Damage in COVID-19 results from both the SARS-CoV-2 virus and its triggered overactive host immune responses. Therapeutic agents that focus solely on reducing viral load or hyperinflammation fail to provide satisfying outcomes in all cases. Although viral and cellular factors have been extensively profiled to identify potential anti-COVID-19 targets, new drugs with significant efficacy remain to be developed. Here, we report the potent preclinical efficacy of ALD-R491, a vimentin-targeting small molecule compound, in treating COVID-19 through its host-directed antiviral and anti-inflammatory actions. We found that by altering the physical properties of vimentin filaments, ALD-491 affected general cellular processes as well as specific cellular functions relevant to SARS-CoV-2 infection. Specifically, ALD-R491 reduced endocytosis, endosomal trafficking, and exosomal release, thus impeding the entry and egress of the virus; increased the microcidal capacity of macrophages, thus facilitating the pathogen clearance; and enhanced the activity of regulatory T cells, therefore suppressing the overactive immune responses. In cultured cells, ALD-R491 potently inhibited the SARS-CoV-2 spike protein and human ACE2-mediated pseudoviral infection. In aged mice with ongoing, productive SARS-CoV-2 infection, ALD-R491 reduced disease symptoms as well as lung damage. In rats, ALD-R491 also reduced bleomycin-induced lung injury and fibrosis. Our results indicate a unique mechanism and significant therapeutic potential for ALD-R491 against COVID-19. We anticipate that ALD-R491, an oral, fast-acting, and non-cytotoxic agent targeting the cellular protein with multipart actions, will be convenient, safe, and broadly effective, regardless of viral mutations, for patients with early- or late-stage disease, post-COVID-19 complications, and other related diseases. IMPORTANCE With the Delta variant currently fueling a resurgence of new infections in the fully vaccinated population, developing an effective therapeutic drug is especially critical and urgent in fighting COVID-19. In contrast to the many efforts to repurpose existing drugs or address only one aspect of COVID-19, we are developing a novel agent with first-in-class mechanisms of action that address both the viral infection and the overactive immune system in the pathogenesis of the disease. Unlike virus-directed therapeutics that may lose efficacy due to viral mutations, and immunosuppressants that require ideal timing to be effective, this agent, with its unique host-directed antiviral and anti-inflammatory actions, can work against all variants of the virus, be effective during all stages of the disease, and even resolve post-disease damage and complications. Further development of the compound will provide an important tool in the fight against COVID-19 and its complications, as well as future outbreaks of new viruses.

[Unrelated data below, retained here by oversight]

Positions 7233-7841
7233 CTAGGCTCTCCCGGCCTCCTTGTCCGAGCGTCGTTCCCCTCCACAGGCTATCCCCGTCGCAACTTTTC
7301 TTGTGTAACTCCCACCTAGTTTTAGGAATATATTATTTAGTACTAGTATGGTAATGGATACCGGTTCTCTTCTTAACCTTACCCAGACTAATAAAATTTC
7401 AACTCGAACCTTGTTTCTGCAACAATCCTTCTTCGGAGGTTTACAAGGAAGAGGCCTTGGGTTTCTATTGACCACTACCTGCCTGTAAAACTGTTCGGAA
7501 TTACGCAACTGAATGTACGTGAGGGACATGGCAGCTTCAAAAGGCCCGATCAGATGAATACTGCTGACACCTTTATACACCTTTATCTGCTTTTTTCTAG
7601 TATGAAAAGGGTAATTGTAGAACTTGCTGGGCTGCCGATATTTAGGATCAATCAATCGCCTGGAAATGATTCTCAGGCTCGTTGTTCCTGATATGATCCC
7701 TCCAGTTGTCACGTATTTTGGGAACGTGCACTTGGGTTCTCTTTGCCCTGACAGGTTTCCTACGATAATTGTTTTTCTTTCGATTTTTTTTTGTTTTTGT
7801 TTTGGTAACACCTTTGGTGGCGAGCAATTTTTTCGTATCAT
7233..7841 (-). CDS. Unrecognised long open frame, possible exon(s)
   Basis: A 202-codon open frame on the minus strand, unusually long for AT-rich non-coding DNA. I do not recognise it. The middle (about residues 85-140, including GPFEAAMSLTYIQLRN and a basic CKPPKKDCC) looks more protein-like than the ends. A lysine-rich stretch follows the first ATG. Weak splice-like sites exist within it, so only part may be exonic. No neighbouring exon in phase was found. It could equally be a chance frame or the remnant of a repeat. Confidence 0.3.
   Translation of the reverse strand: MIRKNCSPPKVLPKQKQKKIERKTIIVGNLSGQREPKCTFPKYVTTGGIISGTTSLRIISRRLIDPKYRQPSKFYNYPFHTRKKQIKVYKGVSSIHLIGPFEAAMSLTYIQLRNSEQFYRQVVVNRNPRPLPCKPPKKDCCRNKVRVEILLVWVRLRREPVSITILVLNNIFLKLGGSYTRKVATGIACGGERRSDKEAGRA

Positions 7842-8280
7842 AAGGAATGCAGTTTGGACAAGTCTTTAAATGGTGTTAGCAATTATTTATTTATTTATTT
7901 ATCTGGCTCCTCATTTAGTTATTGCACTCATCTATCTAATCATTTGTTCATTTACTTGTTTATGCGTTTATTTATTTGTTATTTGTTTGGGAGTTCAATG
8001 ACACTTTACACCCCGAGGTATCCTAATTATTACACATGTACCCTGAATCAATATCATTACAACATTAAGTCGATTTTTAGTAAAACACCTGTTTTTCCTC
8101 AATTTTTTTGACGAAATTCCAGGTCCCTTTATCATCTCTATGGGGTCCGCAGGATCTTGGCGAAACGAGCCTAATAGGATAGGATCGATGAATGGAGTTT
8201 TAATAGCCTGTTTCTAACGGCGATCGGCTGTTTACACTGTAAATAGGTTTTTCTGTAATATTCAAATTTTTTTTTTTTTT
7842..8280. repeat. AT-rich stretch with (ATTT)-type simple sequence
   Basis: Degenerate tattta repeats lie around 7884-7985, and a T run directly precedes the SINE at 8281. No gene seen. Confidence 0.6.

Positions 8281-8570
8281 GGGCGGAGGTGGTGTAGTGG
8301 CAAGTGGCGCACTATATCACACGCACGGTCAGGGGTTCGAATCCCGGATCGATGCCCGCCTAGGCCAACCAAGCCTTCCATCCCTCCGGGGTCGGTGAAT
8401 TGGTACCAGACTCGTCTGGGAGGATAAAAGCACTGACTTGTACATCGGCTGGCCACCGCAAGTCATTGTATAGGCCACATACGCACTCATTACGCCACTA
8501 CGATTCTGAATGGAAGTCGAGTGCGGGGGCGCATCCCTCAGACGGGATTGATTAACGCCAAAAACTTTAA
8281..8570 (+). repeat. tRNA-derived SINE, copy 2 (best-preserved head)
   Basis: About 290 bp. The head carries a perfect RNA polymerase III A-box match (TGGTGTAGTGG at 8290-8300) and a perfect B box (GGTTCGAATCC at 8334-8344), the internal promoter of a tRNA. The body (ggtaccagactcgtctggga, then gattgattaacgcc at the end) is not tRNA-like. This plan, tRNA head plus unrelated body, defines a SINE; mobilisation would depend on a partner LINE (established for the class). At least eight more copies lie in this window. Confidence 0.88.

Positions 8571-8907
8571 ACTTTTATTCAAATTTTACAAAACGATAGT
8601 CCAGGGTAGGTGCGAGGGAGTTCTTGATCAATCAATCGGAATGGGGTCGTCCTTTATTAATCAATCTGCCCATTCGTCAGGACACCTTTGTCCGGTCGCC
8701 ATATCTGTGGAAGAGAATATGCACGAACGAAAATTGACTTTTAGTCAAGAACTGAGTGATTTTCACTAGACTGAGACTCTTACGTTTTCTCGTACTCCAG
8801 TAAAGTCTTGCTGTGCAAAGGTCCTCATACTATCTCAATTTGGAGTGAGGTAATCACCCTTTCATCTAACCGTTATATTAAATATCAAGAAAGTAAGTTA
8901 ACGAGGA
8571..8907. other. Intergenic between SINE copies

Subject(s)
Anti-Inflammatory Agents/therapeutic use , Antiviral Agents/therapeutic use , COVID-19/drug therapy , COVID-19/metabolism , Organic Chemicals/therapeutic use , Spike Glycoprotein, Coronavirus/metabolism , Vimentin/metabolism , Animals , Endocytosis/drug effects , Endosomes/drug effects , Endosomes/metabolism , Exosomes/drug effects , Exosomes/metabolism , HEK293 Cells , Humans , Mice , RAW 264.7 Cells
6.
Transp Policy (Oxf) ; 106: 54-63, 2021 Jun.
Article in English | MEDLINE | ID: covidwho-1157760

ABSTRACT